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Why London Won't Renew Uber's License
Uber is losing its license to operate in London next weekend. This isn't a Luddite move by socialists in local government. Uber has not been a good corporate citizen according to regulators. Riders and drivers have other apps for the same thing, so clearly it isn't about the technology. It's the company itself.
If you are in London after September 30, you aren't going to be able to use Uber. Transport for London (TfL) has decided not to renew the company's license to operate in the British capital, which expires at the end of the month. The company is having conniptions, and the Conservative Party's free market faction has claimed this is a socialist-Luddite attack on innovation. Personally, I hope the company loses its appeal because it needs to clean up its act to meet British rules.
Before I became a New Yorker, I was a Londoner for three years during the dark days of Thatcher and massive unemployment. When the underground stopped running shortly after midnight, you had three options for getting home (other than walking): a black cab (expensive, and I was a student), the night bus (infrequent at best), or a radio car. Radio cars (also called minicabs) are not hard to explain. You would call a number, give the pick up and drop off addresses, you would be quoted a price, and you would get a ride home in a private car dispatched by citizen's band radio (it was the 1980s, no cell phone was smaller than a brick). Uber's business model is just an internet adaptation of the radio car.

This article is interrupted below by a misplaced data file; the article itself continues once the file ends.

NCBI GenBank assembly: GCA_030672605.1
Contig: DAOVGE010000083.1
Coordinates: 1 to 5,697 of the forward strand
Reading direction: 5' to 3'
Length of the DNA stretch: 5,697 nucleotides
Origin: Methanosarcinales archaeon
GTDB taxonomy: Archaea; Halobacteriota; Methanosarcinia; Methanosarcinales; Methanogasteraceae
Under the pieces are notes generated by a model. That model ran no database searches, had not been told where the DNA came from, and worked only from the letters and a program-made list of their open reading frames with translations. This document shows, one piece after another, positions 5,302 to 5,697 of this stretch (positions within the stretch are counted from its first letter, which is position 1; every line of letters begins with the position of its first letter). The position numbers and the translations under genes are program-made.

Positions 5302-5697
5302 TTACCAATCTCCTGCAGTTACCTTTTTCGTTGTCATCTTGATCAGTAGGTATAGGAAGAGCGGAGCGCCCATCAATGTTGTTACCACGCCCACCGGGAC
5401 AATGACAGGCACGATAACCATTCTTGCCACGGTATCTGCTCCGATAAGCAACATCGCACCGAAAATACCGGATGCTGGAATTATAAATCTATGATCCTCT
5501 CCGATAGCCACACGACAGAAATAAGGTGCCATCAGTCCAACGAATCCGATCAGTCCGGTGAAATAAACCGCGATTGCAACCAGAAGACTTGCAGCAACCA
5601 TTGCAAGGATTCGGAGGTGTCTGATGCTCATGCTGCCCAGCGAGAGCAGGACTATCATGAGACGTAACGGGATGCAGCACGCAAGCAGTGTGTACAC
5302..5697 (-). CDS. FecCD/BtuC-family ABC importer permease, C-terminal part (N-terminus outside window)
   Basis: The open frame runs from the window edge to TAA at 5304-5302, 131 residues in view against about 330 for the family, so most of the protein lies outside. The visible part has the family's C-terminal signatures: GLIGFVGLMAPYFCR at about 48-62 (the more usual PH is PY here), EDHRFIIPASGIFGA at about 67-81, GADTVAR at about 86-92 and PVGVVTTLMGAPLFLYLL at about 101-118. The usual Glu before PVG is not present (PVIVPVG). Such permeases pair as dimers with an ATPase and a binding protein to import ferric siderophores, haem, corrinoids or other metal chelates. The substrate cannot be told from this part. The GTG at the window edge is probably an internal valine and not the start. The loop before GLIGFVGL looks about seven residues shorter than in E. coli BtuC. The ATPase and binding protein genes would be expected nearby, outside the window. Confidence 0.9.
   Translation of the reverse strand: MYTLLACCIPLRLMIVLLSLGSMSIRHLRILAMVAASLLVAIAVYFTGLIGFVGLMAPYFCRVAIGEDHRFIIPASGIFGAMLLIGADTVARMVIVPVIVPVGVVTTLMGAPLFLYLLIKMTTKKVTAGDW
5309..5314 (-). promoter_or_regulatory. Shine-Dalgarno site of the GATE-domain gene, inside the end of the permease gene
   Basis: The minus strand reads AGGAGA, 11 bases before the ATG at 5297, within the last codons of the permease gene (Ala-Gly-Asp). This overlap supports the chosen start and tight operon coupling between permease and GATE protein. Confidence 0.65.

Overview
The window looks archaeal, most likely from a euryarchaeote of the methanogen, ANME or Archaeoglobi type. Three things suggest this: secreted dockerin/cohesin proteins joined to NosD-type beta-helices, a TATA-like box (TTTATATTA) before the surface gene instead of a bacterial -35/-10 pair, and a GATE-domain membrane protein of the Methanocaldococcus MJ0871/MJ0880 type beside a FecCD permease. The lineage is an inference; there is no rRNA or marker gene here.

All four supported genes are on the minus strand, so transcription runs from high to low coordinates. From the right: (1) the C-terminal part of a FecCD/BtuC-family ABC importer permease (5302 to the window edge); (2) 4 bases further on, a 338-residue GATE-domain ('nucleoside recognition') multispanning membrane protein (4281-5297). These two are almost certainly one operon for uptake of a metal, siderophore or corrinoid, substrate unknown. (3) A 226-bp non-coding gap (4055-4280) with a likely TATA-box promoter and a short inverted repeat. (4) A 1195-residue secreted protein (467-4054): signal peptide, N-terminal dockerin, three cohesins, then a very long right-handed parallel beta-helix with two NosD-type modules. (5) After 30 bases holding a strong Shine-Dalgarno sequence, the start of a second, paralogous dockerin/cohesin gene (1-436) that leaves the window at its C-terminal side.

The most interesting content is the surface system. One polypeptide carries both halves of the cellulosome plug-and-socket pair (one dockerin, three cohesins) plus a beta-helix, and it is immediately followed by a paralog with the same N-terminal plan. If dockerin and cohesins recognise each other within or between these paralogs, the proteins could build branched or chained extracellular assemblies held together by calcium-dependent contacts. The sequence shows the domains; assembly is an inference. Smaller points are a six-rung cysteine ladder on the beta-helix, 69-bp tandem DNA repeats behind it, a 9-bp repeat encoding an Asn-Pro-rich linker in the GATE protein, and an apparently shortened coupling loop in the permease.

Chris Philp, Conservative MP for Croydon South, said, "The people who are going to be hit the worst are people on lower incomes who can afford Uber but can’t afford a black cab. It is anti-free market." This is, as usual of Conservative MPs, bollocks (British for "BS"). You can still get a car in London using your phone: Gett, MyTaxi, Addison Lee, Kabbee and Taxify. Riders and drivers can switch.
The idea of a car hailing app is perfectly fine. It's not the app, it's the corporation. TfL has decided Uber is not a "fit and proper" holder of a license to operate. Part of the press release announcing the decision said:
"TfL considers that Uber's approach and conduct demonstrate a lack of corporate responsibility in relation to a number of issues which have potential public safety and security implications. These include:
- Its approach to reporting serious criminal offences.
- Its approach to how medical certificates are obtained.
- Its approach to how Enhanced Disclosure and Barring Service (DBS) checks are obtained.
- Its approach to explaining the use of Greyball in London - software that could be used to block regulatory bodies from gaining full access to the app and prevent officials from undertaking regulatory or law enforcement duties."
In other words, not only is Uber's record on things like background checks spotty, but also it uses software that can cover up wrongdoing. If you have your knickers in a twist about Mr. Trump obstructing justice, you have to be annoyed with Uber, too.
The company can appeal, and it might win. I would prefer Uber starts playing by the rules and trying to win in the marketplace without cheating.
Uber's impact on the London taxi trade has been huge. The exponential growth of the ride-hailing service has caused anger...